Somatostatin receptors are over-expressed in most neuroendocrine tumors and other neoplasms. Radiolabelled somatostatin analogs can be used for imaging and Peptide Receptor Radionuclide Therapy (PRRT) in these neoplasms. In this prospective study, we analyzed response 3 months and 1 year after the last PRRT cycle, evaluated with 68Ga-DOTATOC-PET/CT (PET) after each therapy cycle to determine the best timing to predict patient outcome.
Twenty-one patients (pts, 8 male, 13 female) with advanced somatostatin-receptor-positive tumors were treated with 90Y/177Lu-DOTATOC in 2007-2010 (a total of 112 sessions) and underwent PET in 2007-2014 after each therapy session (at least 45 days after) and in follow up. We have considered a total of 98 lesions.
For each lesion were analyzed 2 parameters: functional volume and SUV max. These parameters were compared with baseline PET. For each parameter was analyzed trend by curve representation. The analysis was performed by “PETvCAR AW Volumeshare 2” software (General Electric) for a total of 144 PET.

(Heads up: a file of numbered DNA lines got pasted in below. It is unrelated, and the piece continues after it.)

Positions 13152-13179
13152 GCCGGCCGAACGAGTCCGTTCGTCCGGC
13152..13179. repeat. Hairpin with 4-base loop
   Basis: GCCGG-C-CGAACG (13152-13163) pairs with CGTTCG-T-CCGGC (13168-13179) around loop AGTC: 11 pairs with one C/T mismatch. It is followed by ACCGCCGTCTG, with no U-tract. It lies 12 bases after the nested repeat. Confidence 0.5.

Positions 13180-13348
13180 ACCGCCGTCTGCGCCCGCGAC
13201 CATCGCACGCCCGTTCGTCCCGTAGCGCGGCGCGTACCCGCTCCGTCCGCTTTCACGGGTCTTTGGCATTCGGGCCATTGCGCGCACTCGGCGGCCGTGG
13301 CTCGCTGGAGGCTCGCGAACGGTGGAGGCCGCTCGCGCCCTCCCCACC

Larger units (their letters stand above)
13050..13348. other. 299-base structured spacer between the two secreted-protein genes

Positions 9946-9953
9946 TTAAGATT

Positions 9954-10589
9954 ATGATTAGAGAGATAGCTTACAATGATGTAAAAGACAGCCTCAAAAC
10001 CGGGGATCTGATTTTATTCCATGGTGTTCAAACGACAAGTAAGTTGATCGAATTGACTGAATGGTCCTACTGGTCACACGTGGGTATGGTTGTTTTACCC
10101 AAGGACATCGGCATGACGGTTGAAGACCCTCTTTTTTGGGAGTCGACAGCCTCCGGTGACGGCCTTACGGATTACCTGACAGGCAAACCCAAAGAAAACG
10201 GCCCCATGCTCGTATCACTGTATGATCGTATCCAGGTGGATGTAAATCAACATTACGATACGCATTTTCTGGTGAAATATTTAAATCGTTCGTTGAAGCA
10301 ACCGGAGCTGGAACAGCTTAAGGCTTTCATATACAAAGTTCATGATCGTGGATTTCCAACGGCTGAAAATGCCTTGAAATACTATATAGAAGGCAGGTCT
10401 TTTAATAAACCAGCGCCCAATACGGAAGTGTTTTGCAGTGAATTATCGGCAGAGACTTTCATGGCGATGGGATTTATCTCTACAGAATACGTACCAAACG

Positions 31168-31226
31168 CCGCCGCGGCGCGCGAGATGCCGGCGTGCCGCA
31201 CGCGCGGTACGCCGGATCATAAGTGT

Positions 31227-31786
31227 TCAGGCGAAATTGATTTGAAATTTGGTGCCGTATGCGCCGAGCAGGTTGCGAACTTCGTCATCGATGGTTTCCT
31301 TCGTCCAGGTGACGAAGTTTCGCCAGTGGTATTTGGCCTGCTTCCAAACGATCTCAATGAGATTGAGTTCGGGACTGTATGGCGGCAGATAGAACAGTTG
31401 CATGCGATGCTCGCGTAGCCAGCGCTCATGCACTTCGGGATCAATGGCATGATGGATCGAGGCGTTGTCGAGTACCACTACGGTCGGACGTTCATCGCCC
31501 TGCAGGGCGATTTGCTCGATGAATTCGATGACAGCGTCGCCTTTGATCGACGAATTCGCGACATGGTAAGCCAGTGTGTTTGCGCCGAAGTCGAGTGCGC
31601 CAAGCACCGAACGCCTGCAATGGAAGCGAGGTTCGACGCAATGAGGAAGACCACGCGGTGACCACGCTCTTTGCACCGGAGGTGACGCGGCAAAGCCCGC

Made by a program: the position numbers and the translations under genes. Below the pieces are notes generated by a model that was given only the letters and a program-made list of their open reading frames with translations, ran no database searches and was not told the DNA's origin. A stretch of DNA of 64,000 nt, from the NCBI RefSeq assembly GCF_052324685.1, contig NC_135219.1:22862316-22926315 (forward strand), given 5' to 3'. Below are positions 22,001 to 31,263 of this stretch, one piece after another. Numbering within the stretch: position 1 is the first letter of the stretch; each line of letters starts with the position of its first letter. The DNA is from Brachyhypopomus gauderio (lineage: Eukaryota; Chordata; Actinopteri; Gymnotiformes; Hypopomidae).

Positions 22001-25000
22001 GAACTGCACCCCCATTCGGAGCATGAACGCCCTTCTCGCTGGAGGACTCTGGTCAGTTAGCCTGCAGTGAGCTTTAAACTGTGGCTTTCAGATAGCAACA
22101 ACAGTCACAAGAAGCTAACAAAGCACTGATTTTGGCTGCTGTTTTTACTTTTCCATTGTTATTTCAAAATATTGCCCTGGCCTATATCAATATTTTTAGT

At 3 months after PRRT (end therapy response), 7 pts (33%) had a partial response (PR), 12 (57%) stable disease (SD) to treatment and 2 (9%) progression disease (PD).
After the first cycle of therapy in only 5 (24%) pts PET correlates with end therapy response while PET performed after the second and third cycle, respectively, in 52% and in 57% of pts.
Outcome, assessed one year after the end of PRRT, was PR in 7 patients (33%), SD in 8 (38%) and PD in 6 (28%) with a correlation after the first cycle PET of 38% of the pts, 48% in the second and 48% after the third.
The comparison between end therapy response and outcome shows: PD pts at the end of therapy (18%) were in PD at 1 year. Only 4 pts (18%) with a positive response at three months (PR + SD) then developed a relapse of disease (PD). 15 (78%) pts with a positive response to three months (PR + SD) keep this response at one year.
The clinical response resulted higher than biochemical and PET findings. The response to PRRT was better in liver metastases than in other tissues (lymph node, lung and bone).
PET performed after the second or third cycle of therapy may offers a good information about end therapy response and patients outcome in PRRT. Therefore PET after second cycle (rather than third) can be used to get prognostic information as soon as possible. The correlation between end therapy response and outcome therapy is very good with 78% of pts that keeps the positive response and do not have disease relapse.

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